Tom Woods, participated
in the Living With a Star Workshop, GSFC, Greenbelt, MD, January
Brian Boyle and Bill Ochs, SORCE Mission Manager, attended the Alenia
Tranceiver CDR at Dulles, MD, February 7-8, 2001
The SORCE IV &V planning meeting was held at GSFC February 21, 2001.
The March SORCE Monthly Review will be held March 22, 2001 at LASP.
The Chandler Rocket review will be held in Chandler, Arizona, April
The SORCE Mission Operations Review will be held at LASP, Boulder, CO
April 23-24, 2001.
SORCE is planning a Science Team Meeting July 9, 10, 11 2001 at the
Laboratory for Atmospheric and Space Physics, University of Colorado,
SORCE February 2001 Project Summary
The EOS SORCE Mission
is on schedule and within budget. Launch is scheduled for July 2002.
No mission descopes are required at the present, but TIM Hitchhiker
will likely not be manifest on shuttle until 2002-2003 and therefore
build been lowered in priority to accomodate SORCE scheduling. SORCE
continues to closely monitor and adjust all schedules to meet program
needs. Instrument build is well underway and problems discovered through
test are addressed immediately. Ongoing program concerns are diminishing
slack, additional procurement costs, IFOG manufacture and reliability,
orbit trajectory, and late delivery of the transceiver and the spacecraft
bench. All of these issues are "front burner" and solutions
and fixes are developing.
A Science position will be offered in the near future to replace Tony
Canas, who left the SORCE program in early January. SORCE is planning
to hold two science meetings per year in the future, one summer and
one winter. The summer 2001 meeting will concentrate on the results
of SORCE instrument calibration and characterization. The winter 2001
meeting, to be held after the delivery of the SORCE observatory to Orbital
Sciences Corporation, will be of a broader science context, and may
be held in conjunction with the Fall AGU meeting.
TIM Nears Completion
The SORCE Total
Irradiance Monitor (TIM) is nearly assembled . This instrument is designed
to measure the total solar irradiance (TSI) to an absolute accuracy
of 100 parts per million (ppm), reporting four such TSI measurements
per day. Previous spaceborne TSI instruments, such as those currently
flying on ACRIMSat and SOHO, have established a 22-year record of solar
irradiance, recording the small fluctuations
to solar activity about an average 1367 W/m2. The SORCE's TIM will be
continuing these measurements through its goal 5-year mission life.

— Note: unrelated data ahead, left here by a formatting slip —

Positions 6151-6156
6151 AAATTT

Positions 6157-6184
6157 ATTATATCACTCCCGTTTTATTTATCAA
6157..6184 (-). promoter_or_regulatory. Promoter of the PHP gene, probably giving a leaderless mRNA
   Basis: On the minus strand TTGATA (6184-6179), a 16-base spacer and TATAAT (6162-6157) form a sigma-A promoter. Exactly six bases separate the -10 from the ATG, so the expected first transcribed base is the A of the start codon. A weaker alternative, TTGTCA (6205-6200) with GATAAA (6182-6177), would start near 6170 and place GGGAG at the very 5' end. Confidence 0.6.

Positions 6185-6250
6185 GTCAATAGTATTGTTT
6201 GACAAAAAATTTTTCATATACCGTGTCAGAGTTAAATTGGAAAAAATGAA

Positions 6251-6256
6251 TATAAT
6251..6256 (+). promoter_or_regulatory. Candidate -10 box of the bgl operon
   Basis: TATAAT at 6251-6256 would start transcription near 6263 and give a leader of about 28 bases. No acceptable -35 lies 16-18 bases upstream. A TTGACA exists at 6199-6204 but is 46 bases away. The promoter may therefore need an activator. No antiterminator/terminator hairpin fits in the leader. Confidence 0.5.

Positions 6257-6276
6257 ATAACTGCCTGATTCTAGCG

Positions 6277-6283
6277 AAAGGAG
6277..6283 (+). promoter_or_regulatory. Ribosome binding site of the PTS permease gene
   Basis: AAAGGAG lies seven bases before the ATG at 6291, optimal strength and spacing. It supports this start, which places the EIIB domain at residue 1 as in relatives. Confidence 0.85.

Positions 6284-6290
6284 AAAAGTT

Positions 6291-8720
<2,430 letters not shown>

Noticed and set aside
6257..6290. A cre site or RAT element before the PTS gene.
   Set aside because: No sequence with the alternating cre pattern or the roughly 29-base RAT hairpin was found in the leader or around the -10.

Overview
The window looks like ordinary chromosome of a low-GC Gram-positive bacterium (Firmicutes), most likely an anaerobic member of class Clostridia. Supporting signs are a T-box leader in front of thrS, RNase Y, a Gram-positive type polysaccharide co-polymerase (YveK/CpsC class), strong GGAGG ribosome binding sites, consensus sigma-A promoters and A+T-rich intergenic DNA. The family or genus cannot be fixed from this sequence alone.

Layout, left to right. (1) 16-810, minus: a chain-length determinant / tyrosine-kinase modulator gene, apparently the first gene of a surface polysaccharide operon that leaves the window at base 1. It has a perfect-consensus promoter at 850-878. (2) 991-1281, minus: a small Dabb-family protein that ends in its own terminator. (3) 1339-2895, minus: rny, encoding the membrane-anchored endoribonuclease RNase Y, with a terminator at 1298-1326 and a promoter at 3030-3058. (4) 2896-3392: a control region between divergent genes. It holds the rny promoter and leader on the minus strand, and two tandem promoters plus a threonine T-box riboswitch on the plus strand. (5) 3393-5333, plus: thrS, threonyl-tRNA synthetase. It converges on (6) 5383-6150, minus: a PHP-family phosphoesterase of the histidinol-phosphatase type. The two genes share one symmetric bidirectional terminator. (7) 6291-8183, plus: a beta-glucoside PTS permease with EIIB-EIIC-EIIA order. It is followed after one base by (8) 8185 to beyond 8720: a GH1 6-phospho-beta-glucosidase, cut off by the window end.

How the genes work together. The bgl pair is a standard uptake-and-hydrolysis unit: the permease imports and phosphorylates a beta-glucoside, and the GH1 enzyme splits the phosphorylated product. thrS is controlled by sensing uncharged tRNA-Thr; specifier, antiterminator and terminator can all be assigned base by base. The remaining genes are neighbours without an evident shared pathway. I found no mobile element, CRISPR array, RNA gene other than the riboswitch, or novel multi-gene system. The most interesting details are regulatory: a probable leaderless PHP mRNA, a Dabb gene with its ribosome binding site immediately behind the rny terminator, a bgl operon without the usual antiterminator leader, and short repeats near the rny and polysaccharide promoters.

The TIM uses four electrical substitution radiometers (ESRs), each behind
a precision aperture, to measure solar irradiance. A shutter modulates
incident sunlight to a selected active ESR, while electrical heater power
maintains a balanced ESR temperature with a reference sensor. Phasesensitive
detection of the electrical power supplied to the active ESR at the shutter
frequency measures TSI and reduces sensitivity to thermal drifts and noise.
A digital signal processor (DSP) controls the instrument by timing shutter
positions, maintaining the ESR temperatures via heater power cycling,
and formatting instrument science and housekeeping data for telemetry
downlink. These components are currently being assembled and tested at
TIM characterizations are complete. NIST measured the 0.5 cm2 precision
apertures to stated accuracies of 25 ppm. LASP measured the ESR reflectances
at several wavelengths spanning the visible and near infrared, and selected
the flight ESRs based on their low (~100 ppm) and stable reflectances.
SORCE has recorded the resistances of all ESR electrical leads to the
needed accuracy level . The TIM flight instrument is currently undergoing
electrical and DSP functionality tests.
Over the next couple months SORCE will continue characterizations and
tests of TIM. "First Light" on the completed instrument assembly
will be in early March, along with tuning of the thermal control circuitry.
Thermal vacuum and shake tests will (hopefully!) verify instrument robustness.
LASP is installing a heliostat that will facilitate end-to-end tests of
the instrument and measure intra-instrument consistency by (nearly) equally
illuminating adjacent TIM ESRs. TIM and the other three SORCE instruments
are scheduled to be installed on the spacecraft optical bench in late
spring, followed by co-alignment and functional tests. During integration
and test on the spacecraft, we will finalize the preflight TIM measurement
equation parameters, getting the science data analysis software ready
for the SORCE July 2002 launch and subsequent TIM TSI measurements.
Significant progress has been made on the SIM Féry prism drive,
CCD electronics and DSP code development. One flight CCD experienced a
failure anomaly and the piece is at Goddard for analysis. CCD build will
resume when this analysis is complete. Additional progress had been made
in the focal plane, calibrator system and the sunshade and baffling design.
The SIM case is assembled for vacuum test. Slit calibration has begun.
The SIM thermal design was reviewed and resulted in only 3 minor RFA's
(requests for action).